Stitt, who early into the pandemic stated his belief that he wanted it to be “business as usual,” is believed to be the first governor in the country to announce a positive COVID-19 test. Mississippi Lt. Gov. Delbert Hosemann announced a positive test result earlier this month. In the governor’s first virtual news conference in months, he appeared via video from his home Wednesday morning.
Stitt said he is tested for the coronavirus “periodically,” and told reporters he felt “a little achy” but that he “really felt fine.” Stitt said he had quarantined himself at home away from his family, and that his wife and kids had tested negative.
“I was pretty shocked that I was the first governor to get it (coronavirus),” Stitt told reporters after his test Tuesday came back positive.
Stitt said he is working with contact tracers in an effort to determine where he was infected and who he was in contact with.
Stitt’s announcement came as Oklahoma has seen its positive test results skyrocket in the wake of its full reopening in early June. On Wednesday, the state announced 1,075 new cases, the highest single-day increase since the first COVID-19 case appeared in Oklahoma in March, and the first time the state exceeded a caseload of 1,000.
Hospitalizations have also been trending upward, as the state reported 561 patients were hospitalized with the disease on Tuesday, which was just one patient short of the all-time high on March 31.
Stitt has rarely worn a mask in public, even around large groups of people. The governor has said though he encourages masks and that Oklahomans should “consider” wearing one, he would not issue a statewide mandate for their use.
During his news conference Wednesday, Stitt reiterated that he would not consider a mask mandate and that slowing the spread of the virus was about “personal responsibility.”
Oklahoma would not be “mask-shamers” Stitt said at a July 10 news conference at the state Capitol. However, he has supported local governments enacting their own.
“We just think that you can’t go down that road, and so I’m going to protect the freedoms in Oklahoma,” Stitt said. “We’re not going to mandate (masks) in the state of Oklahoma, and we’re not going to be mask-shamers, either.”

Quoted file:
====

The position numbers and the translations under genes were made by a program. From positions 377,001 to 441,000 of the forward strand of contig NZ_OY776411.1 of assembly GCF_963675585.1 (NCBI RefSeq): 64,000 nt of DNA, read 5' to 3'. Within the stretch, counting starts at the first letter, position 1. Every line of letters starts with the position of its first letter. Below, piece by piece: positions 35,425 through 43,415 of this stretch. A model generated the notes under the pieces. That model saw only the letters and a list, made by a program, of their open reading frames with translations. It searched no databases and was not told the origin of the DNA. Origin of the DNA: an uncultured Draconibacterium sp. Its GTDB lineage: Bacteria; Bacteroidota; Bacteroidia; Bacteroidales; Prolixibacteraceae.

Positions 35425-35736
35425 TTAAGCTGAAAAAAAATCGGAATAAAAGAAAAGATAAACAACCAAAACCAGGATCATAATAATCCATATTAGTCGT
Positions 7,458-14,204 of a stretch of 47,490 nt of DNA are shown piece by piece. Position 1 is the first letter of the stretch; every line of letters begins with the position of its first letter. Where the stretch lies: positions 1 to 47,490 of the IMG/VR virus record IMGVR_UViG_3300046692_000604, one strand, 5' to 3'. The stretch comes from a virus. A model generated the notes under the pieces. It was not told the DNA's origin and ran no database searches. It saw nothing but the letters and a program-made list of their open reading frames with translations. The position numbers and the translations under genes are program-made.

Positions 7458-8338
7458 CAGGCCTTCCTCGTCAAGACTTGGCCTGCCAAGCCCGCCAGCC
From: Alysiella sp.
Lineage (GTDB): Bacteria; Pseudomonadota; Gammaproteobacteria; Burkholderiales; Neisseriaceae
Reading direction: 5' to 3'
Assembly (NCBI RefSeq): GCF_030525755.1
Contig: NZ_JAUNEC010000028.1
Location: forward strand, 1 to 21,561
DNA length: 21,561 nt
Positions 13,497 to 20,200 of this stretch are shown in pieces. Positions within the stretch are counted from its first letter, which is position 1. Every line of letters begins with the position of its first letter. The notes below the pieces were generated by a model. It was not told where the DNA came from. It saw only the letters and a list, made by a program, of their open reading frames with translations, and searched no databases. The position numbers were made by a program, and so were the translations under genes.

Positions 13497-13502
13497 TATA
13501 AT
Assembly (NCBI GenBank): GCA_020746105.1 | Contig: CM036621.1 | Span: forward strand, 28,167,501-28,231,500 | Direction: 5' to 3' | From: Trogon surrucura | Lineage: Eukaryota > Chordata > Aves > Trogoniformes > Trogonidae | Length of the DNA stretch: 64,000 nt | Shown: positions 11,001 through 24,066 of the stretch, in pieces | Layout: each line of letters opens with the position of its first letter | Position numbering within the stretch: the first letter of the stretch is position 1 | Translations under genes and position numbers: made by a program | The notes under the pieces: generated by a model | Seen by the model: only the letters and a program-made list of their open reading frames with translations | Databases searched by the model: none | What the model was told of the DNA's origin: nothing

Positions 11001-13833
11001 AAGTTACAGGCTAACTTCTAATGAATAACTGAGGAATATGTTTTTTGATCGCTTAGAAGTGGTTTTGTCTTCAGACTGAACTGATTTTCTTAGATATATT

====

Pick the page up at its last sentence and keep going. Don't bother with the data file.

That July 10 news conference, which was held two days after Oklahoma reported a then-record number of positive coronavirus tests, is the only news conference Stitt has held this month. Before that, he had last held a news conference on June 30 alongside Interim Health Commissioner Lance Frye. Stitt attended the news conference in a mask, the first and only time he’s worn one during such an event.
In early March, at the beginning of the pandemic as sports leagues, museums, churches and other large events across the state were halted, Stitt was adamant that Oklahoma continue “business as usual.” He urged Oklahomans to continue frequenting businesses and restaurants, and even tweeted a photo of himself alongside his sons at a packed Oklahoma City food hall with the hashtags #supportlocal and #OklaProud.
But within weeks he had begun business closures in some of the counties most affected by the virus, and in April his shutdown order had been put in place. Dubbed, “safer at home,” Stitt’s plan wasn’t a true “shelter in place” order as some other states had enacted. Oklahoma’s case numbers were still low at that point and Stitt has long maintained that he would base his decisions on his reading of Oklahoma’s data rather than copying what was going on in other states. He often referenced New York, which early on had thousands of cases and hundreds of deaths every week, as an example of a state whose strict actions he would not attempt to replicate.
By mid-May, Stitt had started the process of pulling back on his business shutdowns, and on June 1 announced the state was fully reopened. Positive COVID-19 test results in the state began to rise in the ensuing weeks leading up to President Donald Trump’s campaign rally in Tulsa on June 19, which an unmasked Stitt attended.
Hours before the start of the rally, Stitt said he remained confident the nation’s first major indoor event since the beginning of the pandemic would not lead to a new outbreak.
“My question back to those folks that want people to bunker in place is when is the right time to open back up?” Stitt told reporters outside the BOK Center, where Trump’s rally was held.
Tulsa Health Department Bruce Dart said earlier this month that the rally “likely” contributed to a spike of cases in the county.
Stitt said on Wednesday that he was confident he was not infected at the rally.
Coronavirus cases in the state began to rapidly rise in early July, and hospitalizations, which had declined in April and May, began to rise to some of their highest levels since early on in the pandemic.
Stitt said recently he was not considering the possibility of once again shuttering businesses across the state, even as daily reports of new coronavirus test results dwarf the levels seen in early March when businesses were first closed. Stitt said on June 25 that Oklahomans “have to learn how to deal with” the coronavirus, and said “Closing down with 277 in the hospital, that’s not a part of the discussion at this point.”
Hospitalizations have almost doubled since that statement.